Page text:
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Spirit Airlines Passes Savings to TravelersJuly 25, 2011 By: George Dooley Travel Agent
Spirit says some federal taxes, including the 7.5 percent U.S. federal excise tax on domestic travel, a $3.70 domestic segment tax, and a $16.30 international arrival/departure tax are no longer valid and cannot be collected by airlines.
Effective immediately, Spirit is passing along all of these tax rollback savings to its customers.
"Some carriers have not been so generous and have pocketed the difference in taxes in the form of higher fares, " Spirit says. "What many do not realize is that the 7.5 percent federal excise tax was previously included in the fare. For example, if your ticket was $100 last Friday, it included 7.5% federal excise tax of $7.50 plus a $3.70 domestic segment tax for a total of $103.70. Today, the new fare without the 7.5% tax and $3.70 tax should be $92.5."
Spirit said it is lowering all domestic non-stop fares by 7.5 percent and passing along the other tax savings, which can add up to over $50 round-trip per customer.
Spirit notes that other carriers are not so generous, saying, "Some are maintaining the previous pricing levels and continuing to charge customers the full $103.70 used in the earlier example and have chosen to pocket their share of the estimated $200 million per week difference and actually in effect raised fares today following the government’s deadline to cease collection of the taxes."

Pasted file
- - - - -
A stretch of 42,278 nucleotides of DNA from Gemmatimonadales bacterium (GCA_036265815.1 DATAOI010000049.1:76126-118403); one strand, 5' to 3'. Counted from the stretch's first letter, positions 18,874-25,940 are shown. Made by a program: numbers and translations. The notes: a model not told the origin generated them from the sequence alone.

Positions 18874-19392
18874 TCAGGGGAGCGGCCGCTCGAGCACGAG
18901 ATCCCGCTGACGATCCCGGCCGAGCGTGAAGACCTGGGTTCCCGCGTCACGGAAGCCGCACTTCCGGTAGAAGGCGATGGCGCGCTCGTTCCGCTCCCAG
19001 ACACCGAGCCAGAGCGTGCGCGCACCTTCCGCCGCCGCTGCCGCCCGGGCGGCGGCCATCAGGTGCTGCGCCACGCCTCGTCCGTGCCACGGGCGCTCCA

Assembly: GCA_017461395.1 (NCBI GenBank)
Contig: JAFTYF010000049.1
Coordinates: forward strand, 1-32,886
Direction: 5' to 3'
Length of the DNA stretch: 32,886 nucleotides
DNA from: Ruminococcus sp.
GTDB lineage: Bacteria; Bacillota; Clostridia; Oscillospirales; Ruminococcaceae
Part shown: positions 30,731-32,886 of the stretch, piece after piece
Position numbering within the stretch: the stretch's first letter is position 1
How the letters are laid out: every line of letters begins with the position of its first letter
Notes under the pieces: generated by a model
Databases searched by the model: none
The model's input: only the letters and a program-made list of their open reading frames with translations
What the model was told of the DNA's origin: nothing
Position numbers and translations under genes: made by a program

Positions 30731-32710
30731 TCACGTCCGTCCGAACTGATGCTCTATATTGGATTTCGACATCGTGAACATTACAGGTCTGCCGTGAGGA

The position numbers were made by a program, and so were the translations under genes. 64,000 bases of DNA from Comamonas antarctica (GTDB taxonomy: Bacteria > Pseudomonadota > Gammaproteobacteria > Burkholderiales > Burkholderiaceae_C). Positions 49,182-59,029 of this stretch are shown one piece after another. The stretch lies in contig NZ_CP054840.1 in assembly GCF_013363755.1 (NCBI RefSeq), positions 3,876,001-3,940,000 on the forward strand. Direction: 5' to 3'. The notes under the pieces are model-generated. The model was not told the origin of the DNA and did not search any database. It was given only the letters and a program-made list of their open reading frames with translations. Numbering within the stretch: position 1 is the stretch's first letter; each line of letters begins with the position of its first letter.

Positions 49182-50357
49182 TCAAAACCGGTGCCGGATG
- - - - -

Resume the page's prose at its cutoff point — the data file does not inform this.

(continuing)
"Spirit has become a model for transparency, ensuring customers are not impacted by hidden fees as practiced by other airlines and the government. Spirit would never for example hide a bag fee inside a higher fare like some other airlines who have the audacity to claim that 'bags are free.' And before today, many did not realize that the 7.5 percent federal excise tax fee was hidden inside the domestic airfare," the airline said.
Spirit is encouraging consumers to contact their representatives in Congress to ask that they reauthorize the FAA, and is encouraging consumers to demand that if or when these taxes are reinstated that they be broken out and not be hidden inside the fare as practiced in the past.
"Congress could reverse this tax holiday at any time, so Spirit encourages customers to take advantage of these tax savings while they are available now," Spirit says.
Customers may be entitled to a refund on taxes for tickets purchased before today for travel after today. Consumers should contact the IRS directly for details, Spirit says.